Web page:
As a demographic category materialised through census readings, religious identity is emptied of the lived experience of religiosity or spirituality. The rich and evolving diversity of religiosities and spiritualities, faiths, beliefs and practices, and the varieties of indigenous cosmologies were unfortunately deemed “Hindu” in a colonial period for the purpose of the census. This is not to suggest a golden precolonial period of religious diversity. Caste politics, oppressions, discriminations are all a part of this history. However, it is to suggest that Hindu as a census category subsumed everything not Muslim or Christian. And this is an unfortunate consequence of the religion-based demography of British administrators.

The other terrible legacy had to do with classifying religion as native or non-native. Should we really take seriously the assumption that Sufi Islam, which may have come to India in the seventh century, and Christianity, which may have arrived in the first century, are non-native while Sangh Parivar Hindutva nationalism, invented in the 1920s, is native? This notion of native and non-native religions was key to colonial bureaucracy, was assumed by secular discourse, and has now taken a fascist turn with the ghar wapsi programme. As the literary scholar Gauri Vishwanathan has argued in her 1998 book Outside the Fold: Conversion, Modernity, and Belief, the All-India Census run by the British administration between 1872 and 1901 was instrumental in these forms of classification. And these in turn influenced the ways in which a conservative upper-caste Hindu elite threatened by mass conversions, mostly of Dalits or tribal groups to Christianity, began to imagine Hindu demography as threatened by conversion as evidenced by the 1909 publication Hindus: A Dying Race by U.N. Mukherjee.

It was in this period of colonial demography that the brahminical ritual of shuddi, a cleansing ritual for those who had become impure by transgressing the taboo of crossing the seas, was reworked by the Arya Samaj to mimic conversions to Christianity. More recently, the historian Cassie Adcock has discussed the contested politics of shuddi in her book The Limits of Tolerance: Indian Secularism and the Politics of Religious Freedom (2013). She argues that it was directed not only at Muslims and Christians but was an integral part of casteist politics. The contradictions at the heart of the Arya Samajist practice of conversion are blindingly clear. Shuddi was asserted as the right of Hindus to proselytise and convert. Yet, it was not deemed conversion based on the idea that India is a Hindu nation. Simultaneously, it was a way of “adjusting” relations domestically between the so-called Hindu communities. Presumably, this discourse had to do with addressing caste oppression. The Samajists, of course, struggled among themselves about the limits of the eradicability of untouchability even as they attempted to convert Dalit communities in that era. For example, the Lahori Rahtiyas sought to join the Jalandhar Arya Samaji community at a time of famine in the early 1900s but were continually denied access to the village wells by caste Hindus.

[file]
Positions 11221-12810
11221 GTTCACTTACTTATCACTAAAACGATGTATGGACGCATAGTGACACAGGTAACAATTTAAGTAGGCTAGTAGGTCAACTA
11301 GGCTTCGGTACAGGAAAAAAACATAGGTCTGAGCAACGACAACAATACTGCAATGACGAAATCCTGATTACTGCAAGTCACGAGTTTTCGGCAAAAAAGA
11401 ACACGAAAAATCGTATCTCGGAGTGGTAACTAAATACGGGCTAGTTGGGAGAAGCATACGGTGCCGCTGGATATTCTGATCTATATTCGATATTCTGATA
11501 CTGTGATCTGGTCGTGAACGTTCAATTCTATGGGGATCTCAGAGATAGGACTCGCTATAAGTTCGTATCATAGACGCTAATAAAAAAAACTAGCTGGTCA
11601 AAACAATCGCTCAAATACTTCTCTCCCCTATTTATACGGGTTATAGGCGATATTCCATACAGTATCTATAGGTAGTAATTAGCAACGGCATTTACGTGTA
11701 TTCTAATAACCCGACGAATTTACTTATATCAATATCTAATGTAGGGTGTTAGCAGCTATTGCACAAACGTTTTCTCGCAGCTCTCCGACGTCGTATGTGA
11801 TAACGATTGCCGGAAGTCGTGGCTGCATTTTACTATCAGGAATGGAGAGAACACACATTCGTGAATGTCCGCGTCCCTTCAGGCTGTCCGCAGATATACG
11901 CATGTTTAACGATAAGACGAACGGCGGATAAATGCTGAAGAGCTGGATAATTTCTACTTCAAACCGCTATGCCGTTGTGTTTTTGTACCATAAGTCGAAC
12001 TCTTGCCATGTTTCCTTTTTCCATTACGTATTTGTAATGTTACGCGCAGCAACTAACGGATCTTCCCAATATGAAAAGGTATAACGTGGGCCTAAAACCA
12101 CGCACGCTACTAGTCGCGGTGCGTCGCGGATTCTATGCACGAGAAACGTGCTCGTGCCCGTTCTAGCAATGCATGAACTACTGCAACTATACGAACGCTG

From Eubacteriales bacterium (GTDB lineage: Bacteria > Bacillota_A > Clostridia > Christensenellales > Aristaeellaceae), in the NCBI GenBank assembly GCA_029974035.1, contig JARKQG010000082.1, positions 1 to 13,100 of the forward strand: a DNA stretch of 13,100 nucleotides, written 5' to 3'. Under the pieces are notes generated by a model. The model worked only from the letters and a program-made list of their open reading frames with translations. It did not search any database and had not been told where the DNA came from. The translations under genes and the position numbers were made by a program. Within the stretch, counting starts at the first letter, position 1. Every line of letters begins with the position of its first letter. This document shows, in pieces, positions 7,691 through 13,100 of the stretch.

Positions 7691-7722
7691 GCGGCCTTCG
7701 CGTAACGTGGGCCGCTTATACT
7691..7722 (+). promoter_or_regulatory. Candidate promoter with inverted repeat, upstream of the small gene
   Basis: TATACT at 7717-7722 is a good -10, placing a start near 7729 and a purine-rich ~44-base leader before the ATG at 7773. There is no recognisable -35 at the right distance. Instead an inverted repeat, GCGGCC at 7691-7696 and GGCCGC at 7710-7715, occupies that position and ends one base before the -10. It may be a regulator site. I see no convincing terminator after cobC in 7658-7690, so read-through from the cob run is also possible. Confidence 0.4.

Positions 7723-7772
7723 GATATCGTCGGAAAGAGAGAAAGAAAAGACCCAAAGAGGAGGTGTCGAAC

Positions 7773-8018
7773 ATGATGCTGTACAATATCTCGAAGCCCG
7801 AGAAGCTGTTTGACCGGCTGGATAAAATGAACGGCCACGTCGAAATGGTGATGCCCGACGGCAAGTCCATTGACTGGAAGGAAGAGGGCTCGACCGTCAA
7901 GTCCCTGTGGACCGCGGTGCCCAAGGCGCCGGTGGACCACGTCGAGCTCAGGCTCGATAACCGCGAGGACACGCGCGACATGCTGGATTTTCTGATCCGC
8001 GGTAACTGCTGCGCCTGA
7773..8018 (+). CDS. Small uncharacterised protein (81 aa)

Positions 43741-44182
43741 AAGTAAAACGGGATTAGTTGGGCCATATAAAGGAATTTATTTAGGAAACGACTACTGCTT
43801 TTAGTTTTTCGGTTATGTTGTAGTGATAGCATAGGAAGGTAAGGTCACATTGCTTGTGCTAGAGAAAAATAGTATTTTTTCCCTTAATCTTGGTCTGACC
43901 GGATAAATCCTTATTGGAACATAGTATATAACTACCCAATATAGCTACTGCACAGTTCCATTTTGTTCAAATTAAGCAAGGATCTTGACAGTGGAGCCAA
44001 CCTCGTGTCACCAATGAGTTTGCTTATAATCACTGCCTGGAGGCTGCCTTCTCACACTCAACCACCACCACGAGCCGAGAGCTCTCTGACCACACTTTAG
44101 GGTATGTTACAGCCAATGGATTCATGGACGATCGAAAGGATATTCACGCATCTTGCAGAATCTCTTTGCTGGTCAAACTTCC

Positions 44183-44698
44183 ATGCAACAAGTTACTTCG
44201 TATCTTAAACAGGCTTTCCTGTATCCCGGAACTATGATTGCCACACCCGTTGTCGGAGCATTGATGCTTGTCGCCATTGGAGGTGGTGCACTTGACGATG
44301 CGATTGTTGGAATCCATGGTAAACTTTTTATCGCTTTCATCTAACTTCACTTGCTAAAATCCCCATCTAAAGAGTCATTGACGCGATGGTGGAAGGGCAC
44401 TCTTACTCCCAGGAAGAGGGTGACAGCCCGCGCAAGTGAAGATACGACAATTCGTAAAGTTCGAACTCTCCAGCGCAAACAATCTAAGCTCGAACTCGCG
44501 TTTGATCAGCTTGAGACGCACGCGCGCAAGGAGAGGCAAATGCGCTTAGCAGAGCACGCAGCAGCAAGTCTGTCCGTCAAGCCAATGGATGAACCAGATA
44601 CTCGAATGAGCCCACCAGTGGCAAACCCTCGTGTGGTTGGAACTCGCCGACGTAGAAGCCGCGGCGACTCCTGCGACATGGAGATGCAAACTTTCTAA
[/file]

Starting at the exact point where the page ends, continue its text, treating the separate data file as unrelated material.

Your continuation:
The reconversion campaigns by Hindutva organisations carry on the legacy of these contradictions. But the contradictions appear increasingly irrelevant in the face of brazen stagings of ghar wapsi as national spectacles. After all, the Bharatiya Janata Party’s (BJP) manifesto contains the promise of a national anti-conversion law and the current Prime Minister is an RSS member. The discourse of “what’s wrong with Hindu’s converting” appears in online comments on the ghar wapsi issue alongside statements by the Sangh Parivar that reconversion is homecoming, not conversion. The spectacles deliberately appear to reference anti-conversion laws, which target conversions by force or fraud, as in Odisha, Madhya Pradesh, Gujarat, Rajasthan, Chhattisgarh and Himachal Pradesh. The Dharma Jagran Manch handing out ration cards in Vednagar Basti in Agra is a case in point. Those anti-conversion laws were put in place to target Christians and Muslims. And, the ghar wapsists capitalise on the legal assumption that conversion to Hinduism is not conversion. Yet, it is important to emphasise that reconversion is conversion. It is after all an attempt to convert religious identity. Ghar wapsi is not homecoming, it is pardes bakwasi. An interview the VHP’s Jugal Kishore, in charge of the Ghar Wapsi Abhiyan, or the homecoming campaign, gave Tehelka magazine, illustrates this issue. Kishore states that stringent laws should be brought into place against “foreign funders” of conversions. Yet, this is precisely what the VHP does—collect money through its overseas networks and organisations to fund its conversions as the report “The Foreign Exchange of Hate” details.